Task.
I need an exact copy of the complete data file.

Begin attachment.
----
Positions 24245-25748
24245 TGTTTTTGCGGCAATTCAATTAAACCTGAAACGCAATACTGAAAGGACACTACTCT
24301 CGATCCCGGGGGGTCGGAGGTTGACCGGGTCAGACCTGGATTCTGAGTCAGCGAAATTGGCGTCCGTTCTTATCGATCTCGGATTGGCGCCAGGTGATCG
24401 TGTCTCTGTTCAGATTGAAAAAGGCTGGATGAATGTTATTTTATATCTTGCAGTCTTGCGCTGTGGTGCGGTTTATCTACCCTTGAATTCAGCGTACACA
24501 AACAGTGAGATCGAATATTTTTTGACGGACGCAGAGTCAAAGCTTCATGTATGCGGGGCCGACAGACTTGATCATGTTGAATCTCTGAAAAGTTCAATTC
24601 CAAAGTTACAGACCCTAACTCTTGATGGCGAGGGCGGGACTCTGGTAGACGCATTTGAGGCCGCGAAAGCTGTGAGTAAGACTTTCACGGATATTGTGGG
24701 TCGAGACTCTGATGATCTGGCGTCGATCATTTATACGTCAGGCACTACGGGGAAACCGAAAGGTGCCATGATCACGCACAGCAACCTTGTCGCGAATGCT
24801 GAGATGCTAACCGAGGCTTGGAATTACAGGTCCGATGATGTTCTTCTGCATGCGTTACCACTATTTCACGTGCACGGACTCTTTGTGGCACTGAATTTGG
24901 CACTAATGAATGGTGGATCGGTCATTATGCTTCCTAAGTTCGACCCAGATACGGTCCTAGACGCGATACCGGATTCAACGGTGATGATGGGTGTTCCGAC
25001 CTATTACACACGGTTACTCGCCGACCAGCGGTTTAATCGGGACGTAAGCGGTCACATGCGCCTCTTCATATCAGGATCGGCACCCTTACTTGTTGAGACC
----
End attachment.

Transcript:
Positions 24245-25748
24245 TGTTTTTGCGGCAATTCAATTAAACCTGAAACGCAATACTGAAAGGACACTACTCT
24301 CGATCCCGGGGGGTCGGAGGTTGACCGGGTCAGACCTGGATTCTGAGTCAGCGAAATTGGCGTCCGTTCTTATCGATCTCGGATTGGCGCCAGGTGATCG
24401 TGTCTCTGTTCAGATTGAAAAAGGCTGGATGAATGTTATTTTATATCTTGCAGTCTTGCGCTGTGGTGCGGTTTATCTACCCTTGAATTCAGCGTACACA
24501 AACAGTGAGATCGAATATTTTTTGACGGACGCAGAGTCAAAGCTTCATGTATGCGGGGCCGACAGACTTGATCATGTTGAATCTCTGAAAAGTTCAATTC
24601 CAAAGTTACAGACCCTAACTCTTGATGGCGAGGGCGGGACTCTGGTAGACGCATTTGAGGCCGCGAAAGCTGTGAGTAAGACTTTCACGGATATTGTGGG
24701 TCGAGACTCTGATGATCTGGCGTCGATCATTTATACGTCAGGCACTACGGGGAAACCGAAAGGTGCCATGATCACGCACAGCAACCTTGTCGCGAATGCT
24801 GAGATGCTAACCGAGGCTTGGAATTACAGGTCCGATGATGTTCTTCTGCATGCGTTACCACTATTTCACGTGCACGGACTCTTTGTGGCACTGAATTTGG
24901 CACTAATGAATGGTGGATCGGTCATTATGCTTCCTAAGTTCGACCCAGATACGGTCCTAGACGCGATACCGGATTCAACGGTGATGATGGGTGTTCCGAC
25001 CTATTACACACGGTTACTCGCCGACCAGCGGTTTAATCGGGACGTAAGCGGTCACATGCGCCTCTTCATATCAGGATCGGCACCCTTACTTGTTGAGACC